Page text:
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Trees, trees, trees — a celebration

Garden Chat
bur oak
The SOS Elms Coalition recently updated their Saskatoon Tree Tour book and it's available for free. One of the trees featured is a Bur oak.

I’ve never been ashamed of being a tree hugger. After almost four decades, I still pause and reflect on the beauty of the trunks and orange peeling bark of Scots pines as I enter my driveway. For a metropolitan city in the midst of a treeless prairie, Saskatoon is fortunate to have such a large, diverse and healthy urban forest – much of it planted almost a century ago by individuals with foresight who will for the most part remain anonymous. But their legacy is with us.

The new full-colour edition of the Saskatoon Tree Tour booklet tells the story of 25 of Saskatoon’s largest and oldest trees, including the ones mentioned below. To find out where you can obtain a free copy, go to the SOS Elms website:

Among the oldest and largest trees in our city are the American elms (Ulmus americana), some of which are approaching 100 years old. Elms are the most common mature street tree in Saskatoon’s older neighbourhoods. Along with the magnificent canopies that arch over Poplar Crescent and Saskatchewan Crescent, there is also a huge elm in the 700 hundred block of Temperance Street. They have a lifespan of 300 years or more but are, unfortunately, at risk of being killed by Dutch Elm Disease.

In the 300 block of Saskatchewan Crescent West is a lovely hackberry (Celtis occidentalis), considered the “elm alternative” in that it is in the same family but immune to Dutch Elm Disease. Hardy, adaptable to many soil types as well as urban pollution, hackberry is native to the southern shore of Lake Manitoba. Large and lovely, it is slow growing. It’s not for those who demand instant gratification, but we plant trees for future generations, right?

One of the largest trees in Saskatoon is the Plains cottonwood (Populus deltoides) in the 200 block of 8th Street East. Its diameter is more than five feet at chest height. True sentinels of southern Saskatchewan, they have provided shade for weary travelers for centuries. They’re fast growing, but generally too large for urban yards.

In the 200 block of Poplar Crescent is a much smaller tree, the butternut (Juglans cinerea) with an edible nut related to the walnut. It does well along the riverbank and is well worth trying in more protected locations

Bur oak (Quercus macrocarpa) has long been one of my favourites. A symbol of strength and durability, it has a deep taproot, a stout trunk, handsome deeply lobed foliage and good fall colour. Look for a venerable example in the 900 block of Temperance Street. It does best in sandy well-drained soil.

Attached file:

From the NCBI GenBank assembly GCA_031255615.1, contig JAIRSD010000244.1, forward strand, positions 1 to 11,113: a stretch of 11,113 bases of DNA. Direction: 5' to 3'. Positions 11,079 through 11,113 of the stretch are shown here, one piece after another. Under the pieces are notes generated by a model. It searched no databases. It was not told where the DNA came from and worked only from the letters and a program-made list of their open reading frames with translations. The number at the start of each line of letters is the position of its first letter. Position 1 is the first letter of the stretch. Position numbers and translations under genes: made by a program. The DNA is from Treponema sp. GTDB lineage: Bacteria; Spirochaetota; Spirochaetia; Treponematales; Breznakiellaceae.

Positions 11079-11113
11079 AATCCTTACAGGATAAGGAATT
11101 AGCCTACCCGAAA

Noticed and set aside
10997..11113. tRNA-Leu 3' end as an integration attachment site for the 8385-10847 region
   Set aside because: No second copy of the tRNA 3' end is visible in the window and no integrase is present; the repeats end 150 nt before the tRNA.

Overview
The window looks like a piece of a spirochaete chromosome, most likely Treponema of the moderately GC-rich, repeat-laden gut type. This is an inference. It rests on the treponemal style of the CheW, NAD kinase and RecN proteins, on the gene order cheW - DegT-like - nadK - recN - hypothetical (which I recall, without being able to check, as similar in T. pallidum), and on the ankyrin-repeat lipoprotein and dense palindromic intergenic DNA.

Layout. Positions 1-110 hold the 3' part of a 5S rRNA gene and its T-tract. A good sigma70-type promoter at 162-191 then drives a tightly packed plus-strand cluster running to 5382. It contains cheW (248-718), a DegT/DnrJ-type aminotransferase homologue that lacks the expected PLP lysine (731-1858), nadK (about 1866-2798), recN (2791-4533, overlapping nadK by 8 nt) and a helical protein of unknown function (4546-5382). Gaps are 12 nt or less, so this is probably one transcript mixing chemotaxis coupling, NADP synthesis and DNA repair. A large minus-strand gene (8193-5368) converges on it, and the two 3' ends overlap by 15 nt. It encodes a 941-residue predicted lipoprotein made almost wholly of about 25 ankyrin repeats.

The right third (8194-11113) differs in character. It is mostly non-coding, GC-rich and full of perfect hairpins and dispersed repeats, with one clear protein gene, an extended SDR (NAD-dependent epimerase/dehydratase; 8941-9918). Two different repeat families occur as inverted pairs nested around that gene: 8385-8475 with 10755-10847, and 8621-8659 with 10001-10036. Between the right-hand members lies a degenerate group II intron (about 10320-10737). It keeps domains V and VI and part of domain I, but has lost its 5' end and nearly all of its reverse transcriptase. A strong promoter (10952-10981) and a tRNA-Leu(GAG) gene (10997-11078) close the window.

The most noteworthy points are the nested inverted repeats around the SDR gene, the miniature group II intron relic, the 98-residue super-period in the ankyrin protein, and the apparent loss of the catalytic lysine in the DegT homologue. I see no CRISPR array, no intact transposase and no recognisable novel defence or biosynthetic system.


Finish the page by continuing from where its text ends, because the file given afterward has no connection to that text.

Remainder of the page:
If you’re after a shade tree with a dense rounded canopy and large, showy cream-coloured flowers, consider the Ohio buckeye (Aesculus glabra), a fine example of which can be seen in the 1300 block of Cascade Street. The common name comes from the resemblance of the large glossy seed (enclosed by a green prickly fruit) to the eye of a male deer coupled with Ohio being part of its native range. The nut is poisonous – not something to roast by the fire. The leaves are distinctive — palmately compound and a brilliant orange in the autumn.

The Amur cork tree (Phellodendron amurense) is a small, slow growing tree well suited to an urban residential lot. It’s about the size of a Siberian crabapple with attractive cork-like bark. A beautiful sample of this unique tree can be seen in the 2000 block of Haultain Avenue. 

SOS Elms is charitable organization. It was founded in 1992 in response to the threat of Dutch Elm Disease as “a voice for our city’s urban forest in general and its American elms in particular.” Information about SOS membership (only $10 per year), its mandate and events can be found on the website. In collaboration with the City of Saskatoon’s Urban Forestry Division, SOS Elms will be giving a public information session on DED in June. Details will be on their website.

Sara will be offering a garden tour of England in May 2016. For more information contact Ruth at or 888-778-2378.

— This column is provided courtesy of the Saskatchewan Perennial Society (;; NEW Check out our Bulletin Board or Calendar for upcoming garden information sessions, workshops and tours: March 23, 7:30 – Irises (with Brian Porter) at Emmanuel Anglican Church, Saskatoon.